Thursday, September 6, 2012

Epistle. To: Lady Kimono Clan

   The nurse was helping me clean out the basement when she looked over at me and asked, do you think it's important to defend your privacy?
   Depends I said, on how private.
   What if I were to tell you something she went on.
   Let me count the ways I said. And then so, let there forever be a ray of hope.
   I'm serious she said and squirreled her face at me.
   Okay I thought. And while we don't question the truthfulness of our thoughts back and forth, we were able to motor along and come to understandings of sorts without trying too hard. It was a kind of telepathy we've developed over the months and at times it was like being caught in a trawler's net.
   The night before I was to have this big church wedding she said, I was watching a baseball game on television, having several small whiskeys, and I just knew the next day my mouth would get me in trouble.
   You were married I asked?
   Only for a while she said. Now I've fallen out of trees. I jumped from roofs. Once I walked from El Paso to San Diego to get food at a take out joint.
   Why I thought.
   Because she said. But here's what I mean. The night before the wedding I was sitting with my cousins and we were all chain smoking these unfiltered cigarettes and worrying wether we should lock ourselves in the bathroom because we had these amphetamine problems and in my mind I kept hearing myself talking and saying what's wrong and I'll do my best and I don't wish to be vulgar but damned if the next day if I just didn't shut up and listen to something else and then I said I do.
   So it's regrets I asked?
   No. Not regrets she said. I meant everything. But suddenly it was hold on one minute. One minute I'm just this gal. On a farm. Loyal enough to cut teeth on the family. I thought for sure I'd make a house out of a granite mountain. And while I was at it, redesign electricity and make some money. But that night before the wedding we all went out across the border and I got a tattoo.
   You have a tattoo?
   Yea she said. On my left ass cheek.
   Whoa I thought... whatever those inked lines were... how they handled those sweet curves...
   Stop this the nurse thought.
   Okay I said back in the vernacular. What was the tattoo?
   She looked at me and laughed a little and said - no child, left behind.
   And I asked?
   Well she said, on the wedding night... as we peeled down to the biblical issues... the last thing I wanted was to take one for the team. At least not that far.  He saw the tattoo. He wanted a 7-Up. For months afterwards we celebrated a headache.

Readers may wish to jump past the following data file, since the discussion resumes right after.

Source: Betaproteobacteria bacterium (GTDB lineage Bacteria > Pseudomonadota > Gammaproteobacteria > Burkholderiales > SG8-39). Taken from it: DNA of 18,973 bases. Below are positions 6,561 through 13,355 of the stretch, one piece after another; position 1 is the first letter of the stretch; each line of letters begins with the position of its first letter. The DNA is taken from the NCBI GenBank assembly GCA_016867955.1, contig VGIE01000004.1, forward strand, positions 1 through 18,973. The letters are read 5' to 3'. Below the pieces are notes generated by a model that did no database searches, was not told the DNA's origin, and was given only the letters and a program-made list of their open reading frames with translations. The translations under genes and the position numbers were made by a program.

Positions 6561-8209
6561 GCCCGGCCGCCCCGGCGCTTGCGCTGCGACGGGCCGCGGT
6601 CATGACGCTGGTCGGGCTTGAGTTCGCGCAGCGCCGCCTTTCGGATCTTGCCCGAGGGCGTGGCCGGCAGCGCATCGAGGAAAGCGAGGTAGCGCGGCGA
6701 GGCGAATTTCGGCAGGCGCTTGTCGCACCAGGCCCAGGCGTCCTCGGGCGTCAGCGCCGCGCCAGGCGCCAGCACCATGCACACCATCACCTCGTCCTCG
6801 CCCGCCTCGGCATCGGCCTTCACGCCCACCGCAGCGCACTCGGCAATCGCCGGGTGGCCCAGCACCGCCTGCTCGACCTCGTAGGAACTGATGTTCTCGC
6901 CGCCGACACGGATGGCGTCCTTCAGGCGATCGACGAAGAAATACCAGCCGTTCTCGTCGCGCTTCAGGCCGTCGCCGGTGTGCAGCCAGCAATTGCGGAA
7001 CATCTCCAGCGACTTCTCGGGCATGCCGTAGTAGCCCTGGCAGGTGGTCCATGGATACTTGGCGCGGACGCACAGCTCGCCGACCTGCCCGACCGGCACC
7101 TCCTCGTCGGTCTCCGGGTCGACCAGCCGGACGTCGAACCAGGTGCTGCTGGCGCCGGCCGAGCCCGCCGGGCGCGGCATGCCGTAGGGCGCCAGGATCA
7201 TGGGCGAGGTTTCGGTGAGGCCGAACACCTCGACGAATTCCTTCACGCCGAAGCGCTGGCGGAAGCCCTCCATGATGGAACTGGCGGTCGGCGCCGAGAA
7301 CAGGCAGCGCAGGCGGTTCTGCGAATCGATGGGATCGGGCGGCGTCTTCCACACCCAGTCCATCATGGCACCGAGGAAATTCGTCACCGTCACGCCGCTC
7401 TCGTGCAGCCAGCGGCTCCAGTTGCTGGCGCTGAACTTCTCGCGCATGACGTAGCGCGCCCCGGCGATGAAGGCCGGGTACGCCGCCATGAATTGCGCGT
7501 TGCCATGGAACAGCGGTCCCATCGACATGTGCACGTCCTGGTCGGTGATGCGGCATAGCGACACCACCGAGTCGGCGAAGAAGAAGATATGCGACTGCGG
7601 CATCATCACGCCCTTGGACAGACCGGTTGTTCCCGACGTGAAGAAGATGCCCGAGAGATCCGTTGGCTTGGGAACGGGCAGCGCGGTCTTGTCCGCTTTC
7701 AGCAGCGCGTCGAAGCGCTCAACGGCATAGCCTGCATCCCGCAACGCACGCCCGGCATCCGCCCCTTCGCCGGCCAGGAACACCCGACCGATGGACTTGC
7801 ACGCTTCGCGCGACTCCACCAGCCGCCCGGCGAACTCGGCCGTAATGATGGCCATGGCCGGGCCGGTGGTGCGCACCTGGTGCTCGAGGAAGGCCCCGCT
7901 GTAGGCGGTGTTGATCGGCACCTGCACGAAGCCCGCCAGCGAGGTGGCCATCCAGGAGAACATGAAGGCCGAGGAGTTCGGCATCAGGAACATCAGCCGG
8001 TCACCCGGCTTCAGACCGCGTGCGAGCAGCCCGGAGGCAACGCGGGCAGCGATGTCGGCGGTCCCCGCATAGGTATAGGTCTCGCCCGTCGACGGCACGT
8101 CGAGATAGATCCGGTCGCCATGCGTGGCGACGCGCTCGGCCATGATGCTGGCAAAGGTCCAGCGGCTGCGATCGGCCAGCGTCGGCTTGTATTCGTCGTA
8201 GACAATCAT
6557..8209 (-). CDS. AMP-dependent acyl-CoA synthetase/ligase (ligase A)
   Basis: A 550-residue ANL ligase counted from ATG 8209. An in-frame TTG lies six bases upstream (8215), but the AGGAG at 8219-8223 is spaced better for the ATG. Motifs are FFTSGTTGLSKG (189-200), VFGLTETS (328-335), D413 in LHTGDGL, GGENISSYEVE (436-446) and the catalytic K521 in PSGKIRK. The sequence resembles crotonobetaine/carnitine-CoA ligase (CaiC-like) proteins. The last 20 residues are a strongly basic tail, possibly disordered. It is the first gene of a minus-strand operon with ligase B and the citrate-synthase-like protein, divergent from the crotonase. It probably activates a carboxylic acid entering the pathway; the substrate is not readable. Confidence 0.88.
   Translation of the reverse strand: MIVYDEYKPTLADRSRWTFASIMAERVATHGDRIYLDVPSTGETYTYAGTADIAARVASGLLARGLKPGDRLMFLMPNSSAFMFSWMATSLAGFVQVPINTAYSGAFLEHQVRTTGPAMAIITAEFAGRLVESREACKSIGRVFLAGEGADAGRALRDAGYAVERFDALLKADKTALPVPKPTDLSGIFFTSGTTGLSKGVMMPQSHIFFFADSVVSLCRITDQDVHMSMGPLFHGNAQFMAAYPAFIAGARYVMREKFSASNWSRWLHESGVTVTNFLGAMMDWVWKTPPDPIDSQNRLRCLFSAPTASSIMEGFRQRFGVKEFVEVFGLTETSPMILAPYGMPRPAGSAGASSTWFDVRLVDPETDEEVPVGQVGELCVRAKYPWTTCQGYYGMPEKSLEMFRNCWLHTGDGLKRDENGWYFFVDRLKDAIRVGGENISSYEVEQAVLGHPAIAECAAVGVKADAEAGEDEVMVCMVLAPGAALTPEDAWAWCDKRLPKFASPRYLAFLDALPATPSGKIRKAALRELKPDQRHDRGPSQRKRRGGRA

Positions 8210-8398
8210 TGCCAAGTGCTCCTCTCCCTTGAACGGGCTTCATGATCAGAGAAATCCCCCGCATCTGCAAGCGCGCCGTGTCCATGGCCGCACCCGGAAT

And let me guess I asked, as a wedding present, your cousins gave you what, a vibrator? With ribs and all the latest attachments? Maybe it came with a small electronic fan...
  Where does all this stuff go the nurse thought?
   Oh. The basement. Over the past seven years the basement has become so filthy and cluttered and on its own like some mountain of shit unable to be moved and has sat there so much on its own that the things from the past don't even seem like finite obstacles anymore as much simple junk to be disowned and removed and then hauled to the dump.          
   So fuck the past you might say she thought.
   Yea the whole ensemble is just a great many trinkets from the yesterdays of importance. Moldy holdover smells from springtime's high water mark. Boxes of books photos letters - all belonging to other people - how did I come to be the repository? And maybe a decades worth of old christmas wrapping paper in tatters and degrees of unravelling. Ten thousand paper napkins the mice have made a universe in. Why all the chicken wire?
   On our honeymoon the plane lifted off from JFK and I was floored with excitement to be in the air and watch the skyline from the east coast begin to disappear. Going to London. See the sights. You need to start with quality. And of course there were contradictions. That's how I was feeling as we leveled off into the clouds. Never leave in a hurry. Never turn your elbows out. Maybe it was for the best to forget what I was doing. Or get out. It's only going to get worse. Save your rags. Always have a tin of canned meat. Write on scraps of paper because it saves trees. How do you live?
   This is how it works I said to interrupt things. Hold that thought. What we need to do is move a bunch of crap, and then clean out behind what we've just moved, and then move the crap back into place and then decide what to keep. Dried up paint cans. Spider webs stretched across the mouths of ancient tupperware. Bastard wood scraps that were too short to save one day but then too long to throw away on another day. And we're the ones where it seems like we end up being saintly to whatever reasons we thought about, but really it's a waste of time to have saved it in the first place and then to have to throw it away later on. A totally trashed bathroom rug and several cracked bicycle helmets - now that's worth saving!
   Decisions are tough animals the nurse said.
   And perplexing moral landscapes I said.
   Suddenly I was  in London. Having this street in Europe beneath my feet.  I wanted to carry it lightly as I walked about even though I felt like oh wow this is happening. But I had a duty to pay and I knew that. But what - I had a pain and wanted to shape that?
   I suppose it might be a sentimental thing I thought.
   I wonder wether it was divine she added.
   Maybe you were avoiding being alone.
   Maybe she thought all I had was an old bathing suit and some new green lipstick to put on.

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